Computers that can play games better than humans are nothing new, and yet they still get a lot of attention. After all, they make for fun stories, challenge researchers and elicit some existential questions about just how smart we really are. However, for the purposes of applied artificial intelligence, I think the discussion about these systems often doesn’t go far enough.
I—and I assume a lot of CIO types—would like to know how reinforcement learning, for example, applies beyond defeating human champions at the game of Go. Particularly, it would be interesting to know how these types of algorithms might apply to some tough business problems. If you think hard enough you’ll conjure up some ideas but, frankly, most people don’t have the time to dwell on the subject, much less the expertise to start building anything.
The risk here is that despite some apparently revolutionary technologies, their actual applications beyond playing games or improving things at companies like Google and Facebook could be quite limited. We could find ourselves stuck trying to solve many of the same enterprise problems as we were 10 years ago—fraud detection, sales optimization, recommendations, etc.—simply due to lack of imagination. Don’t get me wrong: Those are big and important problems and we should use AI to solve them if we can, but there have to be some optimal use cases for AI should that are different than the optimal use cases for the first iteration of big data.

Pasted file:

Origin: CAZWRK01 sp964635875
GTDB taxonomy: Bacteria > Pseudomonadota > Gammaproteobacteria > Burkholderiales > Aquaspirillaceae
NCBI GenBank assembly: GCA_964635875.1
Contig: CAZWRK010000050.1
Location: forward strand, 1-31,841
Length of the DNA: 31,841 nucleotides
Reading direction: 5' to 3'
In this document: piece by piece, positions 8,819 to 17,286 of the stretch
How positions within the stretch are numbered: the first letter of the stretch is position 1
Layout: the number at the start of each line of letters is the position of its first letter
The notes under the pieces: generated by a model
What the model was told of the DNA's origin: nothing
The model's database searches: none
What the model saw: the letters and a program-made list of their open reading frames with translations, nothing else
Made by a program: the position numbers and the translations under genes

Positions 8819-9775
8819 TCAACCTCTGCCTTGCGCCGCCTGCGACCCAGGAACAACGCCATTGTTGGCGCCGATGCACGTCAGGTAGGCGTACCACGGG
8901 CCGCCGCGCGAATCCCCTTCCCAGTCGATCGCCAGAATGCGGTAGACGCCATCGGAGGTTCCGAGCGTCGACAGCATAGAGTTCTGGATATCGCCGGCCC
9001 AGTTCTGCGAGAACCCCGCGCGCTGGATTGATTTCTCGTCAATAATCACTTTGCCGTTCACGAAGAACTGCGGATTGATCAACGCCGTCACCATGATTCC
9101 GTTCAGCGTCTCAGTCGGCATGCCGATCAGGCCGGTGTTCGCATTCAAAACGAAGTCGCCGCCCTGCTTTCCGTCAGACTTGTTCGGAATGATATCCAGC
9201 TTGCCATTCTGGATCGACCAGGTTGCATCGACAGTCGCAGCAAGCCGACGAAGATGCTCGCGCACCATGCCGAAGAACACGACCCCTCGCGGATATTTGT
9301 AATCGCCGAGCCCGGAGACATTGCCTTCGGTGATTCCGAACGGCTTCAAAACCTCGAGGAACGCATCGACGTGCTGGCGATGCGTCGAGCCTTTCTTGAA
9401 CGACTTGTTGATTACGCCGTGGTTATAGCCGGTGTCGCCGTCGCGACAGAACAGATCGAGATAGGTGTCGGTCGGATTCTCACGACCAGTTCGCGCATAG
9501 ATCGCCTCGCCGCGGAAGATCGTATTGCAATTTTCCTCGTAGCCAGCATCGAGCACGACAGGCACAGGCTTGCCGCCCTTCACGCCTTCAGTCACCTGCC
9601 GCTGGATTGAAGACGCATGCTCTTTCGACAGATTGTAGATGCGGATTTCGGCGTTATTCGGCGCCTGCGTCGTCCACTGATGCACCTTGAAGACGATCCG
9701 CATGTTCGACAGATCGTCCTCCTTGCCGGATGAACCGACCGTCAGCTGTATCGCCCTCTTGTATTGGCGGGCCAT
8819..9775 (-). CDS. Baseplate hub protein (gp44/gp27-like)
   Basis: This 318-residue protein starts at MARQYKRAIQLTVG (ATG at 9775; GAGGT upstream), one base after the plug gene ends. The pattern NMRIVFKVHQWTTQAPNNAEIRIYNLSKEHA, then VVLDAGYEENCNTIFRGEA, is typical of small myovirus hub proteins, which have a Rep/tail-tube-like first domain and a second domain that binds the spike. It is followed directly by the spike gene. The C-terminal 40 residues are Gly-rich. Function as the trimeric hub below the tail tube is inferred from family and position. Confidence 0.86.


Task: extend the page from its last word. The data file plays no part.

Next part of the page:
It’s a tricky proposition because the toughest business situations are rarely as black and white as games, with their clearly defined rules and often obvious reward/penalty outcomes. And they probably can’t be solved with computer vision or voice recognition alone. But if smart entrepreneurs are willing to engage with smart business execs to identify and solve some of their toughest—and perhaps untapped—challenges, I’m confident we can see some real progress.
End of rant. Here’s what got me thinking about this:
P.S. Sorry the newsletter was so late today.